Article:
Release Date: November 2, 2004
BUFFALO, N.Y -- Funding clinical services for clients who cannot communicate through speech is the ultimate goal of a $220,000 grant awarded to the Department of Communicative Disorders and Sciences in the University at Buffalo's College of Arts and Sciences.
The grant from the John R. Oishei Foundation, to be paid over two years, will provide start-up expenses for a Center for Augmented Communication in the department's Speech-Language and Hearing Clinic. After the first two years, grants, workshops and clinic fees will provide funding for the clinic.
The center will provide services to area residents who are unable to speak because of physical or cognitive disabilities. Nationwide, there are approximately 3.9 million people with complex communication needs, some of whom use augmentative and alternative communication (AAC) devices to communicate.
Jeffery Higginbotham, Ph.D., associate professor in the UB Department of Communicative Disorders and Sciences, said the center's work will have a significant impact on the lives of clients.
"It means the difference between not getting an education and getting an education, the difference between not being able to be employed and getting a job," he noted.
"The ability to speak is more important than what we call our right to freedom of speech, because without the ability to speak, you can't exert control over your own life," added Higginbotham, who founded UB's Communication and Assistive Device Research Laboratory in 1988.
"What most interested us in making the grant for the center was the level of research being conducted that could translate to clinical applications," said Thomas E. Baker, president of the Oishei Foundation.
Baker added, "We believe the best grants we make bring advancements and breakthroughs directly to people who need them, and we are hopeful that the center will do just that."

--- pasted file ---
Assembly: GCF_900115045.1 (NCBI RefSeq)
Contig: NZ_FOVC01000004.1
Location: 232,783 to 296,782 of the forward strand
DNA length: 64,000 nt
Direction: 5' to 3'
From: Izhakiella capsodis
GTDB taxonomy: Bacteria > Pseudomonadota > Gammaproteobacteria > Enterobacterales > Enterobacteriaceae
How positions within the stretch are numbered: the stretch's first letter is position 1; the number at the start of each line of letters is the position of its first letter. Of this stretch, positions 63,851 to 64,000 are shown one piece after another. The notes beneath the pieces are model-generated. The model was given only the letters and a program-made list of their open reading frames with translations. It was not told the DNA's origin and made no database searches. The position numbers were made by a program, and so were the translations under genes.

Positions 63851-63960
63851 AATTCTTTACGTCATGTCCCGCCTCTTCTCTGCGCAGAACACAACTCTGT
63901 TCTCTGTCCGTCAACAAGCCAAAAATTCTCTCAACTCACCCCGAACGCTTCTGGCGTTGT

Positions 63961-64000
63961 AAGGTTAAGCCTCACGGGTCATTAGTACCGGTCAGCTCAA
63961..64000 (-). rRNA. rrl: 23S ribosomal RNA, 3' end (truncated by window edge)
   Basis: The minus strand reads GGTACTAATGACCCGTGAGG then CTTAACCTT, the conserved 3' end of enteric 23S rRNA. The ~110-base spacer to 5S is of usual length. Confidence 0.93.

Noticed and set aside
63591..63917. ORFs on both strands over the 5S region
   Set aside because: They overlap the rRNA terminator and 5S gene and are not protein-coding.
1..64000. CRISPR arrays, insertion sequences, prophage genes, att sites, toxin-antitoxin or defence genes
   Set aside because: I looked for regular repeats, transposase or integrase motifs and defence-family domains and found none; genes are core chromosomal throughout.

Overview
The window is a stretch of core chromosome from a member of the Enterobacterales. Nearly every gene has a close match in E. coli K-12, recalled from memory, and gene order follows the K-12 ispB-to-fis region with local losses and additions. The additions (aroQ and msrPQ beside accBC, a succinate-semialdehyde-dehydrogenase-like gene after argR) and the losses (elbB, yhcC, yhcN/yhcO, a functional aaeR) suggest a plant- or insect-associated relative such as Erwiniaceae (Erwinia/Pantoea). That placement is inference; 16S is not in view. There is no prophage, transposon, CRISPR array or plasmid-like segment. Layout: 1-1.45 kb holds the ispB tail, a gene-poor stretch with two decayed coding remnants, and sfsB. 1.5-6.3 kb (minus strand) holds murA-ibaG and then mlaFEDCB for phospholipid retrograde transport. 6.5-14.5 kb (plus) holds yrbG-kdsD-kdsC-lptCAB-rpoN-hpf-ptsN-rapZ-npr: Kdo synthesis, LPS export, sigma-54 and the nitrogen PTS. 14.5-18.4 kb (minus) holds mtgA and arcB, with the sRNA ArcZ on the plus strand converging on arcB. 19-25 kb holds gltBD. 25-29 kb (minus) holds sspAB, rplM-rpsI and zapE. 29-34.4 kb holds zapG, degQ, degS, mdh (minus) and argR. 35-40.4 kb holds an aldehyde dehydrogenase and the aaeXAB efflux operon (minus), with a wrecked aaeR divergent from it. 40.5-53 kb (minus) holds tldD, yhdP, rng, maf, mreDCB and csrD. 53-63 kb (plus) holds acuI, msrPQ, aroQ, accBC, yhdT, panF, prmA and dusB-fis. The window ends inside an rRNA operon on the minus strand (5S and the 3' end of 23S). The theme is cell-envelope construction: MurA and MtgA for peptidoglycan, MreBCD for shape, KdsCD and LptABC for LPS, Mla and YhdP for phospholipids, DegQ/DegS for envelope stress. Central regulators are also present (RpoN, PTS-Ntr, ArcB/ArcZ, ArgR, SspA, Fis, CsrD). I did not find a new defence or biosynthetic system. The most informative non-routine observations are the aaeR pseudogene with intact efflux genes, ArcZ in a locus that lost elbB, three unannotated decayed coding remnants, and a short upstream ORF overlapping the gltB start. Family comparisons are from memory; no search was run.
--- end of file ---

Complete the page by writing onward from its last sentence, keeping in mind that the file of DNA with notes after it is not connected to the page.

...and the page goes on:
Uday P. Sukhatme, dean of the College of Arts and Sciences, said he is grateful to the Oishei Foundation for its leadership role and for "recognizing how critical this research is to the everyday lives of our citizens."
He added: "The foundation's support demonstrates a belief not only in the university and its high-quality research, but in the vast opportunities for partnering with UB to improve the quality of life in the Buffalo-Niagara region."
The Speech-Language and Hearing Clinic trains speech pathology and audiology students and each year serves hundreds of Western New Yorkers with a number of conditions and diseases, including tinnitus, laryngectomy, Asperger's syndrome, autism, stuttering, traumatic brain injuries, strokes, cerebral palsy, multiple sclerosis, Lou Gehrig's disease, Alzheimer's disease and Parkinson's disease.
Higginbotham said the Oishei grant will allow the clinic to expand its current clinical focus to offer more services in AAC.
The latter will include establishing a support group for persons with Lou Gehrig's disease, MS and Parkinson's disease; workshops to help professionals learn more about AAC technology; consulting work for area agencies, and assisting homebound patients in acquiring AAC funding.
The John R. Oishei Foundation's mission is to enhance the quality of life for Buffalo-area residents by supporting education, health care, scientific research and the cultural, social, civic and other charitable needs of the community. The foundation was established in 1940 by John R. Oishei, founder of Trico Products Corp., one of the world's leading manufacturers of windshield wiper systems.
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